American Airlines Airbus A330-200 ( A330-243 ) aircraft landing at London Heathrow International Airport in England, UK in blue sky. The airplane registration is N283AY and has 2 RR Trent 700 engines. AAL or AA is a member of Oneworld aviation alliance. (Photo by Nicolas Economou/NurPhoto via Getty Images)
(Photo by Nicolas Economou/NurPhoto via Getty Images.)

Emphasis on earning elite status through credit cards

After months of forced remote working, we may see many companies reduce business travel in a post-coronavirus world. If this ends up being the case, airlines will have to provide more incentive for loyalty in a world where a consultant may only get on a plane twice a month instead of twice a week.

One way this could happen is by opening up more avenues for earning elite status through credit cards. Delta has been at the forefront of this for years now, and it's possible to earn Medallion elite status solely through credit card spending on the Delta SkyMiles® Reserve American Express Card and Delta SkyMiles® Platinum American Express Card. This has made Delta's cobranded credit cards an important revenue stream for the airline, especially in a time when flying is at an all-time low.

I believe that other airlines will follow Delta's lead in a post-coronavirus world if business travel decreases. These travelers will still want preferred treatment that comes with having elite status and can supplement less time in the air with spending on a credit card. This will help the airlines recoup lost revenue, too — banks will have to purchase more miles from the airline as spend increases.

Related: Credit cards that can help you earn airline elite status

More flexibility for award travel

I also believe that we'll see more flexibility in award travel. While we may not see the big three U.S. carriers adopt Southwest's ultra-flexible change policy, we may see airlines start to offer lower fees for canceling tickets or give customers a set time period wherein they can cancel award tickets without a fee.

We've already seen American Airlines do this. The airline recently tweaked its change and cancellation policy, offering free changes and cancellations to all members so long as the change is made at least 60 days prior to departure. This change applies to all American award tickets, including Web Special tickets which previously couldn’t be changed at all.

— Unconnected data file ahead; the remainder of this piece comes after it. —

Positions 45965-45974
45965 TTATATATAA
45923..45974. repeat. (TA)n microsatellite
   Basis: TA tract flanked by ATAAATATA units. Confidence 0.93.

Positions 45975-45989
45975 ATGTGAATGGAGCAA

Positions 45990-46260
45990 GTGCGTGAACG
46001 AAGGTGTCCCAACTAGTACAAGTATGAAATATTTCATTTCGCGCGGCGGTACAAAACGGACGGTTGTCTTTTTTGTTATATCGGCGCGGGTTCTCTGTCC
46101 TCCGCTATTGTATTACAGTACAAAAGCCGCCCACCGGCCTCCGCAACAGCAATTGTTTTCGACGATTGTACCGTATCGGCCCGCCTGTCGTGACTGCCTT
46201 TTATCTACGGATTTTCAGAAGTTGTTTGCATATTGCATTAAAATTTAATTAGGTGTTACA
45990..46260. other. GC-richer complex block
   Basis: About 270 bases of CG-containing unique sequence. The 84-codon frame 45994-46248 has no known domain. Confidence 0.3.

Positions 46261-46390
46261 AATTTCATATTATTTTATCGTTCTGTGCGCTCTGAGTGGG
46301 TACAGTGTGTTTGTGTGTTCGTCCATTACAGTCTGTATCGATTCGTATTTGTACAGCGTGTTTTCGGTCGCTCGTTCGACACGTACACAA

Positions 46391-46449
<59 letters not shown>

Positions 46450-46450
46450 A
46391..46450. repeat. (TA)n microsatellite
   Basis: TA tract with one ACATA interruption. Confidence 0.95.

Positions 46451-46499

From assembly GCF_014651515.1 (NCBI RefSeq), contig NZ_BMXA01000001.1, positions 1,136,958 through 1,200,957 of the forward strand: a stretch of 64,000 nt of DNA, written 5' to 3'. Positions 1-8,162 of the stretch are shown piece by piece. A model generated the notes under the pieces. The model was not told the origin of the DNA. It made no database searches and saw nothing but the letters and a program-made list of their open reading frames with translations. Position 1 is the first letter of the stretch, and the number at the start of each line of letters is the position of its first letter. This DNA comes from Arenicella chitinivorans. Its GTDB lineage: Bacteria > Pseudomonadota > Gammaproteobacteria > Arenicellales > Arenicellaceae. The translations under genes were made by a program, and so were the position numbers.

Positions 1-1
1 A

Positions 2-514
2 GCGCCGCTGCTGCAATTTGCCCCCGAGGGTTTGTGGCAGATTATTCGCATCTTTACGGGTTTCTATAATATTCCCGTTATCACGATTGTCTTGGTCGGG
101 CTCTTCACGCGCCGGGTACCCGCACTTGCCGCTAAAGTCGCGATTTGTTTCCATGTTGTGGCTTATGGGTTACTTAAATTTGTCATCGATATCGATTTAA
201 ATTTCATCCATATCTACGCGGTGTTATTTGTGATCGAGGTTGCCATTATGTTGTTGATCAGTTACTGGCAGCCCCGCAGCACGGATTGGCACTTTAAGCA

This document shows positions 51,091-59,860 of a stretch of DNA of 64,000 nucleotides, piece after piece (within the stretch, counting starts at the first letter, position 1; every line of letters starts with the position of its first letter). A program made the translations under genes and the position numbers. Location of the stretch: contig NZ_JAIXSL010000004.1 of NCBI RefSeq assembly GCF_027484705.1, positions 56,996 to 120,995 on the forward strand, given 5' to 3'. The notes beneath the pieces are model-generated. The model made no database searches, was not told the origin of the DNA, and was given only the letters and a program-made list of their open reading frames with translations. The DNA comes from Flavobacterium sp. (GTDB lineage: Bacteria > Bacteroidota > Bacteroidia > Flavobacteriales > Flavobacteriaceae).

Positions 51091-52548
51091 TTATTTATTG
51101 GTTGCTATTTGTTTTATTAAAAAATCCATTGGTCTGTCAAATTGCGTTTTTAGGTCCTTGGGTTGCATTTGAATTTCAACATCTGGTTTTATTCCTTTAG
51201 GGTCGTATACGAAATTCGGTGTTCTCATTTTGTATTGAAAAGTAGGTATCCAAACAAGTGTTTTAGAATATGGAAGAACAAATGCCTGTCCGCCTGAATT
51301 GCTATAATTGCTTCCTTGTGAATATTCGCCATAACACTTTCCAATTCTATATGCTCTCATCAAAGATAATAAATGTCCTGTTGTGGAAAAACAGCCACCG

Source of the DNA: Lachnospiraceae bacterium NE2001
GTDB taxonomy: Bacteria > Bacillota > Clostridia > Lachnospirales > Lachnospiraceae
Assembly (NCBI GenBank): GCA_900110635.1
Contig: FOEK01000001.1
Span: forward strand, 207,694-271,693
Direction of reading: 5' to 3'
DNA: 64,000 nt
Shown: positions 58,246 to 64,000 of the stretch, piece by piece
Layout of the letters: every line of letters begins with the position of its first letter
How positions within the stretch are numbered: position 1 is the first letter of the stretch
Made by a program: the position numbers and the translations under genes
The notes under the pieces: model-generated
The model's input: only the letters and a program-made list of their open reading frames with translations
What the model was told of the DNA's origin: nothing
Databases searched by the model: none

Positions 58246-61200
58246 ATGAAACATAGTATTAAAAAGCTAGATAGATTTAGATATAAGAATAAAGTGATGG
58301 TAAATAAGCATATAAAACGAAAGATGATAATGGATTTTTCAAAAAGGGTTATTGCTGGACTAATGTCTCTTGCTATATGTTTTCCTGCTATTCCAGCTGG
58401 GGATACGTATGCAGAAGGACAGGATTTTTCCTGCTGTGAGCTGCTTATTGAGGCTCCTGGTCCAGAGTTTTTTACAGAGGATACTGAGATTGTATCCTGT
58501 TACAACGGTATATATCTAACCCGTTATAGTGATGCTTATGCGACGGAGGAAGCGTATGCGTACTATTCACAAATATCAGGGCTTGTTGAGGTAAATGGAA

I strongly believe that other airlines will follow suit in this decision. Delta currently charges a flat $150 fee for canceling an award ticket, which is impractical in a post-coronavirus world where the virus could reappear. Changing this policy would not only be good for customers, but also for both their brand image and phone representatives who will likely be dealing with heightened cancellations for years to come.

Related: Can I change or cancel my award ticket due to coronavirus travel waivers?

Lucrative promotions

Now for the fun part: In a world where travel demand is lower than ever, we're likely going to see airlines do anything they can to drum up demand. This could come in the form of cheap fares, heightened credit card welcome bonuses, and shortcuts to elite status.

But this is nothing new — when the world was recovering from the 2008 market crash, we saw airlines run some of the most lucrative promotions of our time. Some that come to mind include the U.S. Airways Grand Slam promotion and the infamous 100,000-mile American Airlines cobrand credit card offers.

U.S. Airways' Grand Slam promotion was one of the most exciting promotions of the recent past. With this promotion, you could earn up to 110,000 bonus miles when shopping with U.S. Airways' various retail, credit card, hotel and rental car partners. This helped the airline earn extra revenue through its partners, and gave customers a way to earn miles when they may not have been flying for work.

In addition, credit card companies and their respective airline partners will be itching for new credit card signups in a post-coronavirus world. The easiest way to do this is by rewarding customers, so we'll likely see heightened credit card welcome bonuses on cobranded credit cards once the world is in the process of recovering from the coronavirus outbreak.

Bottom line

The travel industry is changing before our eyes and airlines are quickly adapting, offering elite status extensions and other perks to their most loyal flyers. And while there's no way to tell what the future holds, we're confident that the travel industry will rebound once the coronavirus is contained — albeit, with some major changes to airline loyalty programs.

Featured image by (Photo by Jaromir Chalabala/Shutterstock)
Editorial disclaimer: Opinions expressed here are the author’s alone, not those of any bank, credit card issuer, airline or hotel chain, and have not been reviewed, approved or otherwise endorsed by any of these entities.